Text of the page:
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Hollywood Homicide

  Hollywood Homicide
Harrison Ford demonstrates why he should have gotten the starring role in "E.T."

© 2003, Columbia
All Rights Reserved

Hardened and wizened Joe Gavilan (Harrison Ford) and his young, pensive partner, K.C. Calden (Josh Hartnett), are two detectives working the Hollywood beat. Since neither is able to keep up with his bills, they take second jobs, with Gavilan an unlucky real estate agent, and Calden a yoga instructor. The duo is called in to investigate the murder of an up-and-coming rap group, which has left behind a wealth of clues and dead bodies. As the team works their way through the case, the real drama unfolds as Gavilan tries greatly to unload a substandard property on whomever he comes into contact with (including suspects), and Calden prepares for his theater debut, hoping to become a Hollywood star.

A better title for "Hollywood Homicide" (IMDb listing) would be "Kitchen Sink," as writer/director Ron Shelton ("Bull Durham," "Play It To The Bone") has thrown just about everything into his film but said title. After digging deep into the corrupt ways of the L.A.P.D. with his February release, "Dark Blue," Shelton has lightened up quite a bit, and now focuses on the comedic side of law enforcement with "Homicide." The film is all over the map, weaving elements of clichéd, worn-out detective drama, romantic relationships, rugged cop action, a revenge story, and broad comedy into one single mix. This doesn't make for the most cohesive film ever made, but Shelton's attempt to rouse the silver screen cop drama from its recent deep sleep hits slightly more than it misses.

Having said that, I should note that the opening section of "Homicide" doesn't give the viewer any indication that the film will amount to anything even a little bit recommendable. Because Shelton is taking on such a heavy load with his convoluted story (co-written by former L.A.P.D. officer Robert Souza), the picture often leaves the audience behind. The core drama is centered around the rap group murders, with Shelton having Gavilan and Calden slinking around Hollywood gathering names and clues. But whenever this plot thread begins to gather steam, it's sidestepped for action, comedy, or whatever Shelton wanted on that day of filming. This can make for a frustrating, uneven filmgoing experience. The film does feature fine writing when it focuses on the detectives' private lives, or their interaction with the outside world, but it's only when Shelton finds some confidence late in the game to take the film down sillier avenues (including a foot chase in a duck pond with rapper Kurupt, and Gavilan trying, without results, to commandeer vehicles on Hollywood Boulevard) that the picture finally comes alive.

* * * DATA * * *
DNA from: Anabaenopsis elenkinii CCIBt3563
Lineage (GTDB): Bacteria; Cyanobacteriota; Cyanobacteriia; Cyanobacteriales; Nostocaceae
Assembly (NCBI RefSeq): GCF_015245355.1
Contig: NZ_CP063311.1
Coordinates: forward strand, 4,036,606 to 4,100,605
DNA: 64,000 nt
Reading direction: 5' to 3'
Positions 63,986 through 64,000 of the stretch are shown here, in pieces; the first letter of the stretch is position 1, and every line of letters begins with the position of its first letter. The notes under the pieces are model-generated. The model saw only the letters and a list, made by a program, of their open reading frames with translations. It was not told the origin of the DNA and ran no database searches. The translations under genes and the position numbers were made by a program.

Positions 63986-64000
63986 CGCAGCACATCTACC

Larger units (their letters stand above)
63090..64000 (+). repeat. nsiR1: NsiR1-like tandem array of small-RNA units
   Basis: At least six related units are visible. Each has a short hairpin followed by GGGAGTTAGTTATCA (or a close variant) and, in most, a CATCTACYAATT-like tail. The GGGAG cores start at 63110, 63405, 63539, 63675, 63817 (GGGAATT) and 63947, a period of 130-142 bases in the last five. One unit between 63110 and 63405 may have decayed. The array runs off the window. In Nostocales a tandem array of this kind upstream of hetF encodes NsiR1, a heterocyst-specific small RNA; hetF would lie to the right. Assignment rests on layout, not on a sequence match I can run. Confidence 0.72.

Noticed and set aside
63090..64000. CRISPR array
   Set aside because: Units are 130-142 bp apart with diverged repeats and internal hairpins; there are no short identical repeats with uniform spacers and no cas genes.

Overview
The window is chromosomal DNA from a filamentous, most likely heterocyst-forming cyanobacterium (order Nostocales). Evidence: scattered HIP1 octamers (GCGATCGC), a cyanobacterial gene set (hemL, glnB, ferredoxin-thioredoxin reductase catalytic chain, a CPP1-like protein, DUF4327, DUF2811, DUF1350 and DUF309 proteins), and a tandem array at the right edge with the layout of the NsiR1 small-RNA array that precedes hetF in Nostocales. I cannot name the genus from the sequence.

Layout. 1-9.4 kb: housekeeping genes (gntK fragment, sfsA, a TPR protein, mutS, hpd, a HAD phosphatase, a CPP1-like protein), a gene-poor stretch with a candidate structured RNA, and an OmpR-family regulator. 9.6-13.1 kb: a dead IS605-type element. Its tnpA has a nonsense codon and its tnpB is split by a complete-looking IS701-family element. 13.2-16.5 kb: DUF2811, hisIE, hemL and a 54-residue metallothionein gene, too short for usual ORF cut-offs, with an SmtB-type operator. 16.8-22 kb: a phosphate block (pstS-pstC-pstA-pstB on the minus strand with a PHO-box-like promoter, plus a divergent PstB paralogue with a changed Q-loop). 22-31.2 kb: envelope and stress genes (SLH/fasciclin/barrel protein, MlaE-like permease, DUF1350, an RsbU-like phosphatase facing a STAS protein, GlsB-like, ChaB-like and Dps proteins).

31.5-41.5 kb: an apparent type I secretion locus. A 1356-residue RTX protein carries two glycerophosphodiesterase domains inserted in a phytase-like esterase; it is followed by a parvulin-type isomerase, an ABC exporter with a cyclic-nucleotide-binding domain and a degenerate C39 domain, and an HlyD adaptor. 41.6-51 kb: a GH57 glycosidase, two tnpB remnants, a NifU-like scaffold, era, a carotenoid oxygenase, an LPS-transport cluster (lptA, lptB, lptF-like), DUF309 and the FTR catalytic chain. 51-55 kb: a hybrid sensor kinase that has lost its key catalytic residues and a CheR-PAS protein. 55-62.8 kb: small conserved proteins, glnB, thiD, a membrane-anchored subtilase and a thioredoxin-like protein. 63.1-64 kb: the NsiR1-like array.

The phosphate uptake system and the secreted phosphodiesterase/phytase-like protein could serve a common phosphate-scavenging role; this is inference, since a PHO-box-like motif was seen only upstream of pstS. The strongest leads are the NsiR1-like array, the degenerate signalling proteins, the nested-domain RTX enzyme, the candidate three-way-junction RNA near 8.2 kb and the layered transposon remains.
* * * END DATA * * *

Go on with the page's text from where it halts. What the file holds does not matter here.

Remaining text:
Now I understand Harrison Ford is an actor like any other, but I've always found it odd when he attempts comedy. It's like watching a walrus use utensils to eat. "Homicide" is one of Ford's more obvious comedic performances, and he's very game to go anywhere Shelton takes the narrative. Ford's interplay with Hartnett is also surprising, and the two seem a natural pair even with the difference in age and acting styles between them. Ford brings out the best in the normally sleepy Hartnett.

Shelton peppers the cast with a laundry list of celebrities drawn from the music and movie world, including Eric Idle, Lolita Davidovich (Shelton's wife), Master P, Martin Landau, Lena Olin (looking as stunning as ever), K.D. Aubert, Lou Diamond Phillips, Bruce Greenwood, Gladys Knight, Smokey Robinson, Dre (from the group Outkast), and recurrent film slime ball/country singer Dwight Yoakam as a shady cop. It makes the picture much more interesting to have all these faces running through the frame, but Ford and Hartnett are the anchors, and they do a fine job as buddy cops.

Unfortunately for the audience, and the film's overall integrity, Shelton has been forced to cut his film down for PG-13 standards. I'm sure the reasoning is to release a film that Hartnett's core audience (teen girls) can get into easily, but this goes directly against Shelton's hard-boiled vision for the picture. You can tell where the film leads into more explicit realms of sex, violence, and cursing, but each time these situations are presented, the film cuts away rather awkwardly. The version presented here is still tough enough to push the safer rating to the limits, but Shelton has been severely compromised by the financial assumptions of the industry, and his film is diminished because of it.

Thankfully, "Hollywood Homicide" still has enough verve left in it to make the ride an entertaining one. My advice would be to bring a legal pad with you to figure out the mystery, but the action and comedy will do most of the work for you.

Filmfodder Grade: B-

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